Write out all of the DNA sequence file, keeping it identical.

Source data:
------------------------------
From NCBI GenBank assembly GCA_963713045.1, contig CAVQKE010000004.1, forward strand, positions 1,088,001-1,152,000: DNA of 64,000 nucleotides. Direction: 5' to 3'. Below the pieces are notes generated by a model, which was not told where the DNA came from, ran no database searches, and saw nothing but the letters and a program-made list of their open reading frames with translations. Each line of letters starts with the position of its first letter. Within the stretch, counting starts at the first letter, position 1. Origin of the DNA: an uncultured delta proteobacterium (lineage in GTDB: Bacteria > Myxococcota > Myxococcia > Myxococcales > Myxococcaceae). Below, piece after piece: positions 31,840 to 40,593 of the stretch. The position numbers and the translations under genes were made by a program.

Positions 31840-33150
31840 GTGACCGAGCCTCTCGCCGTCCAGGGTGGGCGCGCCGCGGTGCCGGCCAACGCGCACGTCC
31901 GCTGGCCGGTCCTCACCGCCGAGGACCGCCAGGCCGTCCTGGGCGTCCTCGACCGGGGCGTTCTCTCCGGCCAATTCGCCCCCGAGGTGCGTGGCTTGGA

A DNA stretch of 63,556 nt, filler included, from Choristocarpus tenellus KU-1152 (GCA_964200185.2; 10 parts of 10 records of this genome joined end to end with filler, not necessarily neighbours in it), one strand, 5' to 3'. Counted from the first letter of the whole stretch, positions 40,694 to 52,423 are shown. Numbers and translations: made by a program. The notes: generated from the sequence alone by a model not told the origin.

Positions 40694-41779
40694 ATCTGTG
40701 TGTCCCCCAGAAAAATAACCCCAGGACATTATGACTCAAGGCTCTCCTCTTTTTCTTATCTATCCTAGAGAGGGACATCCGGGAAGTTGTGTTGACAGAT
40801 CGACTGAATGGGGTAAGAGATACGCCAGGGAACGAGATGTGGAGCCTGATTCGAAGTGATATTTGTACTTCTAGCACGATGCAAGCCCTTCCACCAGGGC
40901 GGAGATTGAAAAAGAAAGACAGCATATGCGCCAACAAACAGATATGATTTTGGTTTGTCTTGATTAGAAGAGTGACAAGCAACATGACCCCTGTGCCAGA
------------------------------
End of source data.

From NCBI GenBank assembly GCA_963713045.1, contig CAVQKE010000004.1, forward strand, positions 1,088,001-1,152,000: DNA of 64,000 nucleotides. Direction: 5' to 3'. Below the pieces are notes generated by a model, which was not told where the DNA came from, ran no database searches, and saw nothing but the letters and a program-made list of their open reading frames with translations. Each line of letters starts with the position of its first letter. Within the stretch, counting starts at the first letter, position 1. Origin of the DNA: an uncultured delta proteobacterium (lineage in GTDB: Bacteria > Myxococcota > Myxococcia > Myxococcales > Myxococcaceae). Below, piece after piece: positions 31,840 to 40,593 of the stretch. The position numbers and the translations under genes were made by a program.

Positions 31840-33150
31840 GTGACCGAGCCTCTCGCCGTCCAGGGTGGGCGCGCCGCGGTGCCGGCCAACGCGCACGTCC
31901 GCTGGCCGGTCCTCACCGCCGAGGACCGCCAGGCCGTCCTGGGCGTCCTCGACCGGGGCGTTCTCTCCGGCCAATTCGCCCCCGAGGTGCGTGGCTTGGA

A DNA stretch of 63,556 nt, filler included, from Choristocarpus tenellus KU-1152 (GCA_964200185.2; 10 parts of 10 records of this genome joined end to end with filler, not necessarily neighbours in it), one strand, 5' to 3'. Counted from the first letter of the whole stretch, positions 40,694 to 52,423 are shown. Numbers and translations: made by a program. The notes: generated from the sequence alone by a model not told the origin.

Positions 40694-41779
40694 ATCTGTG
40701 TGTCCCCCAGAAAAATAACCCCAGGACATTATGACTCAAGGCTCTCCTCTTTTTCTTATCTATCCTAGAGAGGGACATCCGGGAAGTTGTGTTGACAGAT
40801 CGACTGAATGGGGTAAGAGATACGCCAGGGAACGAGATGTGGAGCCTGATTCGAAGTGATATTTGTACTTCTAGCACGATGCAAGCCCTTCCACCAGGGC
40901 GGAGATTGAAAAAGAAAGACAGCATATGCGCCAACAAACAGATATGATTTTGGTTTGTCTTGATTAGAAGAGTGACAAGCAACATGACCCCTGTGCCAGA